HuMane Braiding -
Don't Pull That Mane!
Long manes are naturally beautiful, but more importantly they are protection - protection from biting, stinging insects. Have you ever noticed how the tail, the fly-swatter for the body, will usually reach to the withers where the mane takes over? Shortening the mane and tail takes away some natural fly protection. Do we really need to do that? No, not really.
Most long-maned horses such as Arabians, Friesians and Morgans are not required to have their manes braided for show, and if your horse has a beautiful, long mane, there are other ways to dress up. There are several ways to braid without losing the protection nature has given the horse. Traditional braiding can be accomplished with a thinned mane rather than a shortened mane, and there are various other types of braiding methods. One common way to braid a long mane is known as a Macramé Braid. It is simple and relatively quick, and looks great.
You will need a comb, a clothespin or two, rubber bands, and tape if you want a finished look. To start the braiding, thoroughly comb the mane and mark a spot on your comb to measure each mane section for an evenly spaced appearance. Start by sectioning off the mane into small, uniform 1 to 2 inch sections of hair and then band each section with a rubber band (or yarn, thread, string.) about 1 to 2 inches down from the roots. They will look like small ponytails. A clothespin works well to hold the mane out of the way.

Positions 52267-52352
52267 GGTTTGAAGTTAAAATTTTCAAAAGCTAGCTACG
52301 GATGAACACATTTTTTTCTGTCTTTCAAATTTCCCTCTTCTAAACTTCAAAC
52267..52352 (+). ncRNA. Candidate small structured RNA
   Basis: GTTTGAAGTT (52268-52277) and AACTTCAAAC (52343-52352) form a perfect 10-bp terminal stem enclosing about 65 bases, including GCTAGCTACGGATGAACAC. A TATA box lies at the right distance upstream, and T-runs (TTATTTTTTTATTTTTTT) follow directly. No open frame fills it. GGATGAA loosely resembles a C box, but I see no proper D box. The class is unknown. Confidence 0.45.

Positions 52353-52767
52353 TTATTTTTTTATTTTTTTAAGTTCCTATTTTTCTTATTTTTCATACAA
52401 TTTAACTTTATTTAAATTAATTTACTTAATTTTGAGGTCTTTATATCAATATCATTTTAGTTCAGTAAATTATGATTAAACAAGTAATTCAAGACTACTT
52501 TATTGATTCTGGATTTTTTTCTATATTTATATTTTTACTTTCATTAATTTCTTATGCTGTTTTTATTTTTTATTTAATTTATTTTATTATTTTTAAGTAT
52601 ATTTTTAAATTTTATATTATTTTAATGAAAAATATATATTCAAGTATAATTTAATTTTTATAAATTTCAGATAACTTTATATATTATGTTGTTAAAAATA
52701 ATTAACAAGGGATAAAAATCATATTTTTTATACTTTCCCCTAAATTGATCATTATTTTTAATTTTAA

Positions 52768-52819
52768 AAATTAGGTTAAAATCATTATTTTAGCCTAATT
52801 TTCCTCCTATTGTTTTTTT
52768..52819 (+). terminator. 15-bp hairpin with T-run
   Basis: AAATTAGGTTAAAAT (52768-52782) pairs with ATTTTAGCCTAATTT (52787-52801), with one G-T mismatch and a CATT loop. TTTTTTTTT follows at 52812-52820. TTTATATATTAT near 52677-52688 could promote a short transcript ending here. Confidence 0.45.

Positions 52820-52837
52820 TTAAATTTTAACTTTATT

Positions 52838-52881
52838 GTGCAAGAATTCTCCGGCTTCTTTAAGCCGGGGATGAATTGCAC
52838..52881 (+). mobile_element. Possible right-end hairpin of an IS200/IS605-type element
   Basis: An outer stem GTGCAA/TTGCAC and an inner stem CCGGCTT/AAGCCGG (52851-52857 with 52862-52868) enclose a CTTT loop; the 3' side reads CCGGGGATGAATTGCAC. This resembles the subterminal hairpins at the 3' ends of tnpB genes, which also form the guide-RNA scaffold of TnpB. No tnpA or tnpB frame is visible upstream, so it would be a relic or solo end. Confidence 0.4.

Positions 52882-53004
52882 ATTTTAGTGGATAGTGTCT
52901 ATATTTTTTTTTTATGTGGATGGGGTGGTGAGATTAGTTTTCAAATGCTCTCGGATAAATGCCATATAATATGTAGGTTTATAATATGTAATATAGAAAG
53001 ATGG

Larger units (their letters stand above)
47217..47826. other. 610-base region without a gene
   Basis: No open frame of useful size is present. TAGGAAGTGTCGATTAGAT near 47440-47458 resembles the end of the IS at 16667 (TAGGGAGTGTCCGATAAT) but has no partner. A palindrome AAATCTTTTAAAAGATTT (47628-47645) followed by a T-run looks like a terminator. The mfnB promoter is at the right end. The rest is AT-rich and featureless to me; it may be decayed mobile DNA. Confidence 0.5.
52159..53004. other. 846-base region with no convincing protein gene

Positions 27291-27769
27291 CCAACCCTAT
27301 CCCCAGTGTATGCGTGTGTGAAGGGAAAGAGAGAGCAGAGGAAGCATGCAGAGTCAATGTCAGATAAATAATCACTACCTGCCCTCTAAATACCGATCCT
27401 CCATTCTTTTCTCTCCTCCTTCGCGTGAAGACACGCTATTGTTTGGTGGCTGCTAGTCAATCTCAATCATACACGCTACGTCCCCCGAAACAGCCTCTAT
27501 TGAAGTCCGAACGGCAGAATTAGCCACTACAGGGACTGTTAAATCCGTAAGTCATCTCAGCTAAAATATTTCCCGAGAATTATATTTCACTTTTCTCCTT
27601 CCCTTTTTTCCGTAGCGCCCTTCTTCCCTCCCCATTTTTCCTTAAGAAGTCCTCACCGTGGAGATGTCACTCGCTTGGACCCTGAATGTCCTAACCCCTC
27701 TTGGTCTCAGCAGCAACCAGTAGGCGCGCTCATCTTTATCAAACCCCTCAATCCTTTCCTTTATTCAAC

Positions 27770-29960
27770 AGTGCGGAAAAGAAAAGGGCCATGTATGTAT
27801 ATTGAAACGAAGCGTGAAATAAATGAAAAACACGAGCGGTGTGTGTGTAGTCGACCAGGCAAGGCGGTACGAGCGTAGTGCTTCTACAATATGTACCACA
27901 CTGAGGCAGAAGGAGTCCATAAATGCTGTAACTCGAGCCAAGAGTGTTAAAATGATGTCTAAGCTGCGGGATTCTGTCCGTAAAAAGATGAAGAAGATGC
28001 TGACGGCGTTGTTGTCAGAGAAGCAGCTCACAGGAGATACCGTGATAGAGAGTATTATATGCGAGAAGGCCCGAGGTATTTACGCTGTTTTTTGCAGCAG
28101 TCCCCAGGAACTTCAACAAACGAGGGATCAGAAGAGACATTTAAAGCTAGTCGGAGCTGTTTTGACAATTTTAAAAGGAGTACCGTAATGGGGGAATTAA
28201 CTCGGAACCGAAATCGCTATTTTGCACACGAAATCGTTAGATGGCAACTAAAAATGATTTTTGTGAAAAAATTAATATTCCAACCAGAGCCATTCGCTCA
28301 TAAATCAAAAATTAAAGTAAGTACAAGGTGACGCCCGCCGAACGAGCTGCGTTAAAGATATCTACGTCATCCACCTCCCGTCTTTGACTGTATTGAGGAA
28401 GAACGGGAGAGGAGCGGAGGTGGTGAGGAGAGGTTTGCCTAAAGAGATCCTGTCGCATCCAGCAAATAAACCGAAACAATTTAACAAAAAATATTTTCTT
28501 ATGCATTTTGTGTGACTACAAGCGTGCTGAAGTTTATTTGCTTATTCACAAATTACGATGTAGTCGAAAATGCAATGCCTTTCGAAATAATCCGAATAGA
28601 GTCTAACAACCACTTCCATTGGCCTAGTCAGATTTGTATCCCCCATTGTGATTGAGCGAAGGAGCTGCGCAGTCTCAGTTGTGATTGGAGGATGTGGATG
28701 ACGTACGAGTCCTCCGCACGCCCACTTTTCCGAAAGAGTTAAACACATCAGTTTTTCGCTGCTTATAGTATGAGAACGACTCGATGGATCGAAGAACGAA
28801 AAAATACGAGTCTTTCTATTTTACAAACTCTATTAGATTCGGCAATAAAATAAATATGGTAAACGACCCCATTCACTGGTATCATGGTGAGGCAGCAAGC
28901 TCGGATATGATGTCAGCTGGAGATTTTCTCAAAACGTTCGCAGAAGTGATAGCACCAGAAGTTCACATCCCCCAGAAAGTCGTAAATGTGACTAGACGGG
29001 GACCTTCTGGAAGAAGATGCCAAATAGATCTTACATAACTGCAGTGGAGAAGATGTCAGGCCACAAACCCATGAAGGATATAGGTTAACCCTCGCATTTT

When the mane is sectioned off and banded from ears to withers, start the second row of bands. To do this, take the first 'tail' and half of the second tail and band them together 1 to 2 inches (try to maintain the same length/distance) below the first band. Then take the other half of the second tail and half of the third tail and band them, and so on.
When you get to the end of the neck, band the next-to-the-last half with the entire last tail. Do another row, and more, if there is enough mane. Make as many rows as you like to get the appearance you want.
Once the macramé process is complete, you can apply tape to cover the rubber bands for a flashier look. Experiment with different thicknesses of mane sections, different lengths of sections, and different lengths of the tails to get the look that best suits your horse and her mane. Have fun, look great, and keep that mane!